The other Ronald, whom she called Ron, was a teacher. "He was a teacher of pyschologically disturbed children -- one of those people who are so silent, you start caring what they think," she says. "I was looking for horrible experiences just to see if I could survive them."

Soon she realized that Ron was one of those experiences. She moved back to Chicago and finished her master's degree, despite the classics department's lack of creativity and irritating emphasis on translation. After graduation, she hitchhiked her way across Europe for six months, bicycling across Crete and visiting the temples of the gods. On her return to the States, she continued her epic adventures.

"I used to hitchhike," she remembers. "Nothing happened to me, but once I had a scary guy [who] had a truck full of pigs. They were snorting in the back of the truck. He kept looking at me out of the side of his eye, like, 'Does your father know where you are? Does anybody know where you are?' I thought sure as anything he was going to kill me and feed me to those pigs. Then we stopped off at a rest area, and I thanked him cordially and got out of the car. And that is why you should not hitchhike."

For years she worked odd jobs, saving money to travel. She describes herself as a siren: She would lure men and enchant them into long journeys. When each doomed relationship flopped, she moved on to other men. Most were artists -- but, swept up in romance with her, they quit creating.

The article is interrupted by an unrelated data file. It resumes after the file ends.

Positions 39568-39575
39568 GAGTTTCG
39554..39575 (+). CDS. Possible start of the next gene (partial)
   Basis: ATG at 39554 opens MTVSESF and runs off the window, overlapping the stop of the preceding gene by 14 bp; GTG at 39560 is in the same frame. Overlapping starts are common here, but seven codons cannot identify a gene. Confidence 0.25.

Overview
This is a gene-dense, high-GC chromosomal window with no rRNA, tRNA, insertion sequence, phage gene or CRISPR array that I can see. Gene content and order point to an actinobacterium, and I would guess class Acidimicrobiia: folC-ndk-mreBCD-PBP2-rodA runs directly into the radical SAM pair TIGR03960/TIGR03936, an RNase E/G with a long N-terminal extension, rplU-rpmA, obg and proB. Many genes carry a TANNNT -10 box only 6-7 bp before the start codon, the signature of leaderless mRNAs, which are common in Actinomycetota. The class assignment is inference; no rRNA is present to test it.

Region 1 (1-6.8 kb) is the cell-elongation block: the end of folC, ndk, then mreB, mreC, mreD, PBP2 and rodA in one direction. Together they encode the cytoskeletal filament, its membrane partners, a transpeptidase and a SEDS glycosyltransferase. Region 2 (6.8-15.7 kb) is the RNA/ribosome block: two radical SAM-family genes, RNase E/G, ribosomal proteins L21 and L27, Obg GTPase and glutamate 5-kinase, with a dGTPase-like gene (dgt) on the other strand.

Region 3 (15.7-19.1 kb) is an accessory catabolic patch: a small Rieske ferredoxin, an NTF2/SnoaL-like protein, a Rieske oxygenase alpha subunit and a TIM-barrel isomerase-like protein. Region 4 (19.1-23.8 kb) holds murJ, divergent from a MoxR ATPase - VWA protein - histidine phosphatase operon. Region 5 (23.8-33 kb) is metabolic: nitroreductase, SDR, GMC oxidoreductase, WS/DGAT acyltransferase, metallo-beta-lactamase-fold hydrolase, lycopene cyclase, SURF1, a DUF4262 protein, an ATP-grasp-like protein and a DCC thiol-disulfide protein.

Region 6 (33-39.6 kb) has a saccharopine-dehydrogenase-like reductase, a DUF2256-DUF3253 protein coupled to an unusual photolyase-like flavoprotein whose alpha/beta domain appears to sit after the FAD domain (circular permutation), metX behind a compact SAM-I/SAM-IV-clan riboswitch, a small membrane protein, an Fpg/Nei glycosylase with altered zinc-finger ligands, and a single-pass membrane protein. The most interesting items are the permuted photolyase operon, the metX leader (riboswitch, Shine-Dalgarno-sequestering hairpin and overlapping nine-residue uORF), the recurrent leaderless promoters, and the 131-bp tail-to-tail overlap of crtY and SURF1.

One day she left Chicago with a boyfriend, determined to hitchhike to Alaska. They stopped in Denver and ended up breaking up. Mary took a job at a used bookstore. She met another man and persuaded him to join her on a bike trip to Prescott, Arizona, taking her cat along for the ride. For days at a time, the cat would wander off and the travelers would be stuck in gas-station parking lots, eating bologna sandwiches and waiting for the cat to return. That relationship was doomed, too.

In 1974, Mary met a handsome young artist, Bob, while doing market-research surveys for money. Six months later, they biked from Milan to Paris, falling in love along the way. Back in Colorado, Mary enrolled in a Ph.D. program at the University of Colorado. Looking for ideas for a dissertation, she studied with Charles Beye at the American School of Classical Studies. He was writing a book on Apollonius and gave a seminar on "The Argonautica," which tells the story of Jason and the Argonauts' journey to find the Golden Fleece.